The fluent church leader is not just a producer of worship but also a producer of culture by observing and editing the trends of the culture at large. In fact, it is these very trends that often give inspiration that may be adapted to ministry contexts.

However, even while looking to the culture for nuances of this visual, digital language, do not:

  • Let the meaning within the messages of cultural media determine the meaning within your messages;
  • Become bound to the very forms that inspire you.

Artists set the cultural agenda as much as they imitate it. Most great artists may be classified as either innovators or perfecters. Handel the innovator, Mozart the perfecter. Miles the innovator, Wynton the perfecter. As the filmmaker Steven Spielberg once said in an interview:

We define our times as we live them. Every time a studio plays it safe and says this isn’t the right time for a western, some western comes out and succeeds. Who would have thought a costume drama, a love story aboard a boat that sinks, was going to move anybody? The times define themselves as we move through time. The pundits that start to predict what’s right and wrong, what’s good timing or bad timing, I used to listen to that, and recently I just don’t. I just sort of shoot in the dark.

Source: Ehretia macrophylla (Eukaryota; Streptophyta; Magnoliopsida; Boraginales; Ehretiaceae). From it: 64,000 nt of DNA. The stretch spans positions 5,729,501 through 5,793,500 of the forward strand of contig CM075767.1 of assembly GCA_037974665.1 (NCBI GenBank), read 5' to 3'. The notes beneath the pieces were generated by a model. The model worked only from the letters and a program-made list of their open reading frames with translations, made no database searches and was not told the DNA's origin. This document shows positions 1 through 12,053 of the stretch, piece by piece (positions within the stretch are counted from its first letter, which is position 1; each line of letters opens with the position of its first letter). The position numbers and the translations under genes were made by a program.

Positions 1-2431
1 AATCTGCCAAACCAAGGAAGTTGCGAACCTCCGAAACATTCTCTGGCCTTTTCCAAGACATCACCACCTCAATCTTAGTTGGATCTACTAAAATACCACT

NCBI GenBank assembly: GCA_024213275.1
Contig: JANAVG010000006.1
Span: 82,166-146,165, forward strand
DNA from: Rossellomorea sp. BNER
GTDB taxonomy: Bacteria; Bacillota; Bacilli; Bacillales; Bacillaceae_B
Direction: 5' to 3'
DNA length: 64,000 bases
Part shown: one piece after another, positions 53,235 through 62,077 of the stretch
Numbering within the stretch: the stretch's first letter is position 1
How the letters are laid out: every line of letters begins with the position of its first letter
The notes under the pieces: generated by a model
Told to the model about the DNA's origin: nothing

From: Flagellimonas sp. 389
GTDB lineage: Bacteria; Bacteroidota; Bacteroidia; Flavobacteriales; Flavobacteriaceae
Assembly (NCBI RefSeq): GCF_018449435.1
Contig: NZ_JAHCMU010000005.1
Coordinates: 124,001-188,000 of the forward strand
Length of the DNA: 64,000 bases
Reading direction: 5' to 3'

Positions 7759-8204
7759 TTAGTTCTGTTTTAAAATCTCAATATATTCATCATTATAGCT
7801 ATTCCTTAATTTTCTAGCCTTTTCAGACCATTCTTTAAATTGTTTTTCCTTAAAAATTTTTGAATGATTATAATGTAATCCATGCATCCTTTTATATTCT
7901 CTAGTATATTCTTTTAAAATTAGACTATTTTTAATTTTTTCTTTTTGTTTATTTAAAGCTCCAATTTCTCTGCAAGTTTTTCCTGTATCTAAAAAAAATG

A media-literate producer is capable of speaking the language with fluency. Ultimately, Wired Churches don’t just use film clips and imagery that mimics trendy cultural styles, but figure out, each in their own way, how to say something new with digital media. A gospel storyteller who can achieve this will empower a human being beyond any message that the world may have to offer.

 

Wired Churches understand cultural/counter-cultural tension

The "Lowsman" Trophy

The “Lowsman” Trophy